John Ewing:Quite wide. You probably know that if youíve been talking to their people. And that gives a totally different view of the, of what weíre trying to get.
Doel:Yes. And you feel that was particularly Lamontís development — John Diebold.
John Ewing:That was. I donít know, some of the industrial people probably do the same thing. But this is the only one in the, in our —
Betty Ewing:In the scientific community.
John Ewing:In the scientific community. So theyíre sitting in a very good position.
Betty Ewing:At least there. The geochemistryís good.
John Ewing:Yes, well sure. Iím just talking about geophysics now.
John Ewing:And Iím working partly with Neil Driscoll, who is in partnership with John Diebold at Lamont. So Iím hoping to get — to keep that going. And well, I wonít get it. I hope it keeps on going so that I can still have some fun in it.
Doel:Right. Right. Understood. You —
John Ewing:Have you ever seen the results of these kind of things?
Doel:Iíve seen some. But it would be very interesting to see them.
Betty Ewing:The paperís right there John because you were on the phone with it earlier.
John Ewing:This is what Iím talking about.
Doel:Weíre referring right now to a, is this a pre-print now?
John Ewing:This is one line of —
Doel:Very interesting. Weíre looking at a fold out right now of the results of the seismic profiling.
John Ewing:Well, this is all the result of that broad.
Doel:Of using the multi-channel instrument.
John Ewing:Yes. And although you canít really believe it here, but thereís another — see thereís sort of some wiggles.
Doel:Thereís a signal thatís somewhat above the background thatís labeled here as the Moho. So that one is getting. [cross talk]
John Ewing:It looks like itís for real.
Doel:Thatís very interesting. And this is one of the first times that oneís penetrating.
John Ewing:Thatís right.
Doel:The resolution is quite extraordinary.
John Ewing:The resolution is extraordinary. So —
Doel:And this is as you say in very recent work from Ď96 or Ď97. You were mentioning that now the continued developments at Lamont. Were there particular changes you made when you came up here to WHOT based on your Lamont experiences?
John Ewing:Well, they had already had some experience with that when we got here, but I made it bigger. But it hadnít, it hadnít really developed the excitement like we see in here. Because it was a long streamer rather than a broad stream.
Betty Ewing:Where did John Diebold get the money for that, do you know? Iím just curious.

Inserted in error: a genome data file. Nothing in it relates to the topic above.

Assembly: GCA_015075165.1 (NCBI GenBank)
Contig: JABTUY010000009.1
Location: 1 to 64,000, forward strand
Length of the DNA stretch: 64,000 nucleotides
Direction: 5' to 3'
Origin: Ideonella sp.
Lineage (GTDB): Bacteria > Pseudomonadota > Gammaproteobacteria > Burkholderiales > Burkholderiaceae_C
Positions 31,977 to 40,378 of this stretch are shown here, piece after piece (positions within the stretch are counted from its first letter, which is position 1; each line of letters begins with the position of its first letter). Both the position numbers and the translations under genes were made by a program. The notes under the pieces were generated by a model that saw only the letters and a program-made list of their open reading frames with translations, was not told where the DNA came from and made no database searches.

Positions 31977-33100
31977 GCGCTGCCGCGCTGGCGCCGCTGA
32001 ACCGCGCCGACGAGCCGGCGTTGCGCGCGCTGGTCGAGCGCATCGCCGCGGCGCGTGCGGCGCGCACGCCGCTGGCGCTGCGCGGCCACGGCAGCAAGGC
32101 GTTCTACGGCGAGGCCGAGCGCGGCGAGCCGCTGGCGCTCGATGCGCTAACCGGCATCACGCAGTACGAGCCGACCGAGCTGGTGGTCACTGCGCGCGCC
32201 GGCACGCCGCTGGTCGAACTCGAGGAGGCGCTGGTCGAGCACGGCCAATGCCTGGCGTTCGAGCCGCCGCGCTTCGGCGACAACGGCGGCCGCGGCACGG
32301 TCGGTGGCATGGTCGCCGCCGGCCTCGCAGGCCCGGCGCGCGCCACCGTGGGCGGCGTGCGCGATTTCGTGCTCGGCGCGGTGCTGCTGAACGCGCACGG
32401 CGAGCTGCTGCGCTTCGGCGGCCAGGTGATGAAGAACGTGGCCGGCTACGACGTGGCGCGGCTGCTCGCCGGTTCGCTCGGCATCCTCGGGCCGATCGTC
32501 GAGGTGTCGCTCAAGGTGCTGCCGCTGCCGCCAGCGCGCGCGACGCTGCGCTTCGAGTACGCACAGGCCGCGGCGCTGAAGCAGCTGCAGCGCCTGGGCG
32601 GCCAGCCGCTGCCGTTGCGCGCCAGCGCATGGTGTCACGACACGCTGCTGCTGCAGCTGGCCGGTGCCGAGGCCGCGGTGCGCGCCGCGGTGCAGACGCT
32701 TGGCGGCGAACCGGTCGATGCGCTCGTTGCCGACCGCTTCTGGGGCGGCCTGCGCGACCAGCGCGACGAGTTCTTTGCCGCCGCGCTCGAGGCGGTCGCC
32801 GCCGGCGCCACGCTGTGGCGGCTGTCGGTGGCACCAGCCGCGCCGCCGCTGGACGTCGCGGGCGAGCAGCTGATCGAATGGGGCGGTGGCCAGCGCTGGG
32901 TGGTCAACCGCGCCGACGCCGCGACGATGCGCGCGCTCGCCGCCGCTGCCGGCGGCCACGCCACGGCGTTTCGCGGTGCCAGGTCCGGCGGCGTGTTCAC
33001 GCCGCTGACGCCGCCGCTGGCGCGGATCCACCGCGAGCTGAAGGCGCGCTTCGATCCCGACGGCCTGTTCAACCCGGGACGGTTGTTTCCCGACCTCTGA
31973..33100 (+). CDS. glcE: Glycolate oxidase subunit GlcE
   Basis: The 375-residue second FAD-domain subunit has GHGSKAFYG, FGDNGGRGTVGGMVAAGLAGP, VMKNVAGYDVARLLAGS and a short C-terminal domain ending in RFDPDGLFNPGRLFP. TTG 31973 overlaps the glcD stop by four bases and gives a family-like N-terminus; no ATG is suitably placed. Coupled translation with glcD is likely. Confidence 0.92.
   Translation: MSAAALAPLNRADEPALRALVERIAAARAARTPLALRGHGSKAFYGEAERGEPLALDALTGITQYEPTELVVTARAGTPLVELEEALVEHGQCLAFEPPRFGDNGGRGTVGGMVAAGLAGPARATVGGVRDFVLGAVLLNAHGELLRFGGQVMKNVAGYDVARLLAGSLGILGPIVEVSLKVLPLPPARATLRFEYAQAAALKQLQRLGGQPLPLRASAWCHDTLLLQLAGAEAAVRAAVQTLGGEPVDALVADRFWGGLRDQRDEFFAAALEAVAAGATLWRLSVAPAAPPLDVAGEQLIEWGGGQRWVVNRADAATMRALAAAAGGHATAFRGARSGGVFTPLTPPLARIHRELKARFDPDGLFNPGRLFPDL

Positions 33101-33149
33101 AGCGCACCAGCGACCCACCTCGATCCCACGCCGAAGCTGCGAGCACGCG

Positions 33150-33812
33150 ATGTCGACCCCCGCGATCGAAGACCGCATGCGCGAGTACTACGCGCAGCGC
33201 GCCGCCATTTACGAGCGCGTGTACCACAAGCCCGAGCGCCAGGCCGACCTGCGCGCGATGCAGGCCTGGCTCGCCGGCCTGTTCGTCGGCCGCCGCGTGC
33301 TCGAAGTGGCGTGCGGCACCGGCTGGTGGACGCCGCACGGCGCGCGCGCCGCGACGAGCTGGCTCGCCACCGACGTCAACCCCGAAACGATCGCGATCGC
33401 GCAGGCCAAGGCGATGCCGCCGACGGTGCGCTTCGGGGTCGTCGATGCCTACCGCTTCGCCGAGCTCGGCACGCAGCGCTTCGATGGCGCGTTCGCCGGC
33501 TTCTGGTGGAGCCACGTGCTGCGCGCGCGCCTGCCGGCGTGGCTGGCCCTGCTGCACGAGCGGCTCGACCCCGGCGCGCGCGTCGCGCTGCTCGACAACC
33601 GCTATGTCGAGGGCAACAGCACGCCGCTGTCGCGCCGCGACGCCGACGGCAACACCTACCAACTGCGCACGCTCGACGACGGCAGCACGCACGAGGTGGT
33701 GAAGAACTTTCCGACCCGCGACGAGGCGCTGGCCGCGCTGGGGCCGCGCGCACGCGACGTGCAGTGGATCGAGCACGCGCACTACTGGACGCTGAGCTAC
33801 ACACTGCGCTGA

Doel:I was just thinking when you mentioned funding, Betty, was — Did fund raising change at Lamont during Manik Talwaniís administration? Did he find it harder than Maurice to raise general funds for Lamont?
John Ewing:I donít really know. I donít know how the — I really donít know the answer to that.
Doel:You were mentioning earlier the changes that came when Maurice did move down to Galveston. One thing I donít think I asked you, was how often did you get down to see Maurice after he had gone to Texas?
John Ewing:Only a couple times.
Betty Ewing:But he came up to Lamont quite a bit, one reason or another. Right? Remember he would blow in for a couple of days.
Doel:He was still calling on your advice Iím sure. Did he?
John Ewing:I donít remember. Probably some.
Doel:Were you worried about his health at that point?
John Ewing:No. I didnít realize that he was sick as he was. But, you know, he had a stroke and thatís it.
Betty Ewing:He didnít know how to relax.
Betty Ewing:I mean it was just beyond his ken. He drove himself, you know. And that was — I was worried about that.
Doel:He was buried then in the cemetery that overlooks Lamont?
Betty Ewing:Yes. Yes.
Doel:And I understand that Harriet had created a rather elaborate memorial for him.
Betty Ewing:You mean what, the service? Or the stone?
Doel:I was thinking of the stone itself.
Betty Ewing:The stone. I guess so. I have never been back. I havenít seen the stone. You havenít either, have you? We have no desire to go.
Doel:I understand. Do you recall anything particularly from the, from that service, that still stands out in your mind?
Betty Ewing:Not particularly. No. We were all kind of numb. It was, it was just a brief grave side service. And then we all went back to Lamont and had lunch. A lot of Mauriceís old friends were there from all over the country. But it was, you know, a big mob scene. So it was — and John was more concerned about his children. And so we all left and went down to our house and had a cookout that night. You know, that was — They were there, and thatís what we did. But it was certainly a stroke that was unexpected, but I guess most strokes are.